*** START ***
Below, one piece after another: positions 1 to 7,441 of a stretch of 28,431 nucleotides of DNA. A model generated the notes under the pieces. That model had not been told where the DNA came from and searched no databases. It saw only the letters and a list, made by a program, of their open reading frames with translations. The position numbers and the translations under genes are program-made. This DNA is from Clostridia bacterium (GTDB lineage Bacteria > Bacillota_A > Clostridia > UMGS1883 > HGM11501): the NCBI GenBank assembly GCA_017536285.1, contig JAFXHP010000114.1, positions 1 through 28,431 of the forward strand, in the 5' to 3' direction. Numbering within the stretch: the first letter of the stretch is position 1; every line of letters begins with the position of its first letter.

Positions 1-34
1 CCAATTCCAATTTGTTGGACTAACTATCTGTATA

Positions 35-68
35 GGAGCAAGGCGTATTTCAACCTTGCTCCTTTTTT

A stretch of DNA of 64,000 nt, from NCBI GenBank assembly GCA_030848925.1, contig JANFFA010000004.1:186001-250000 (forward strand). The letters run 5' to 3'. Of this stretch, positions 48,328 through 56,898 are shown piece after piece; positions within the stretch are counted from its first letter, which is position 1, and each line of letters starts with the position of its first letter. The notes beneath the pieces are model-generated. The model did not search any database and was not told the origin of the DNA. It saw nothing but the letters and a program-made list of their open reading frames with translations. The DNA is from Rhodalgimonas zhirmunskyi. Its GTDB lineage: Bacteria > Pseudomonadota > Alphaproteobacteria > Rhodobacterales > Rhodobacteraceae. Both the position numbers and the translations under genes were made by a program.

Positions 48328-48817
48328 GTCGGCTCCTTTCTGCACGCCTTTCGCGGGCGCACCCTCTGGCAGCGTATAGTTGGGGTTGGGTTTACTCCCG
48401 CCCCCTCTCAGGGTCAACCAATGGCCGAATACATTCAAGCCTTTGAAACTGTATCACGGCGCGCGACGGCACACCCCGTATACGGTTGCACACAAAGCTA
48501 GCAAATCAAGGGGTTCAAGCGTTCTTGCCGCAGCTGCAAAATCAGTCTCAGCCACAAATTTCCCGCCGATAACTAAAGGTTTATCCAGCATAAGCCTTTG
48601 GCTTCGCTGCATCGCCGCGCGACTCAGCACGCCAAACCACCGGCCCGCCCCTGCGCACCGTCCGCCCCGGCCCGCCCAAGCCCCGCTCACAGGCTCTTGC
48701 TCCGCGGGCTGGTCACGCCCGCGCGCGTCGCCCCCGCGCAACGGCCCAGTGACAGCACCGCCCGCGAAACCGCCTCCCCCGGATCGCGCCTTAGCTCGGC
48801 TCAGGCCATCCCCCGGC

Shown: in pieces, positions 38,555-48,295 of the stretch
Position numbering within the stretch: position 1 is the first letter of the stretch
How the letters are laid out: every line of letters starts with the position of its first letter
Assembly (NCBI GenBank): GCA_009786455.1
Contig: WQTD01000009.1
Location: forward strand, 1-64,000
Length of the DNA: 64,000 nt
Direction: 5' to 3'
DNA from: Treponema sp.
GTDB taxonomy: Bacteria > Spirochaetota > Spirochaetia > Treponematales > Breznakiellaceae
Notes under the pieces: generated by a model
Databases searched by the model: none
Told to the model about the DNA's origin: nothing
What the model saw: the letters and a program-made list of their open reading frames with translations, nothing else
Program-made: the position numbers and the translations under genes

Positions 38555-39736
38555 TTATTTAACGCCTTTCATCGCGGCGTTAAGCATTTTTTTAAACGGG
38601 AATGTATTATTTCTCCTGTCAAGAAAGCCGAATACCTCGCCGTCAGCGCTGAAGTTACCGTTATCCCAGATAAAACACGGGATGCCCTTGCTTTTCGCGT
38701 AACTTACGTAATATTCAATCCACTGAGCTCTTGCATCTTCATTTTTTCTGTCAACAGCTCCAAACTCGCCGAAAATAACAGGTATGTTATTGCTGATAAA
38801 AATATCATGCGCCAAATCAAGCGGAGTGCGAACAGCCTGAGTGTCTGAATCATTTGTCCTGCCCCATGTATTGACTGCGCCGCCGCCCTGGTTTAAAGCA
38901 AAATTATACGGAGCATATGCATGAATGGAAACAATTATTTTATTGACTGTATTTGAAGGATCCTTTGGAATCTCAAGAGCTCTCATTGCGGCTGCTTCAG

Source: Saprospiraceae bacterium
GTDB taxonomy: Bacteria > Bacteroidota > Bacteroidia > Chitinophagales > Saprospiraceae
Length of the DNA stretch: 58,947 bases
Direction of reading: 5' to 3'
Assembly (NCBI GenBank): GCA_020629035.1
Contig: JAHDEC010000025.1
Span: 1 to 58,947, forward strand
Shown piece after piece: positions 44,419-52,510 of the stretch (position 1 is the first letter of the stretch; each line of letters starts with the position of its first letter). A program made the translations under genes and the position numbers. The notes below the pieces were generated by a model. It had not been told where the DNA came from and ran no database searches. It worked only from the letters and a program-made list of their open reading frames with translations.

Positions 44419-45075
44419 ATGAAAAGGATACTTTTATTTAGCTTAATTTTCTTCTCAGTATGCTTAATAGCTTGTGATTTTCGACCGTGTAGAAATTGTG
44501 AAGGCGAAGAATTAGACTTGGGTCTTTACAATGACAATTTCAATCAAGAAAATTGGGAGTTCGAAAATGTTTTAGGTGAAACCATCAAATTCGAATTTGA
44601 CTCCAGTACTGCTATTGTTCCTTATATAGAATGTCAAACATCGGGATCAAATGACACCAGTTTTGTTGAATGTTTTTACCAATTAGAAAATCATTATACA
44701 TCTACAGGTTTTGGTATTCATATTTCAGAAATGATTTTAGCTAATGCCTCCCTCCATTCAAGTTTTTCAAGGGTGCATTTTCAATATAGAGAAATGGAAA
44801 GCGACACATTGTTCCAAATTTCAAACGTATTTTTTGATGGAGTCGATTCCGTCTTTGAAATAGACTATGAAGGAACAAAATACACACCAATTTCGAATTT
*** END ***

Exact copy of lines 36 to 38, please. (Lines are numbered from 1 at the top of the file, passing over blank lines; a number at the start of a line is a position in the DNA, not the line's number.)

GTDB taxonomy: Bacteria > Bacteroidota > Bacteroidia > Chitinophagales > Saprospiraceae
Length of the DNA stretch: 58,947 bases
Direction of reading: 5' to 3'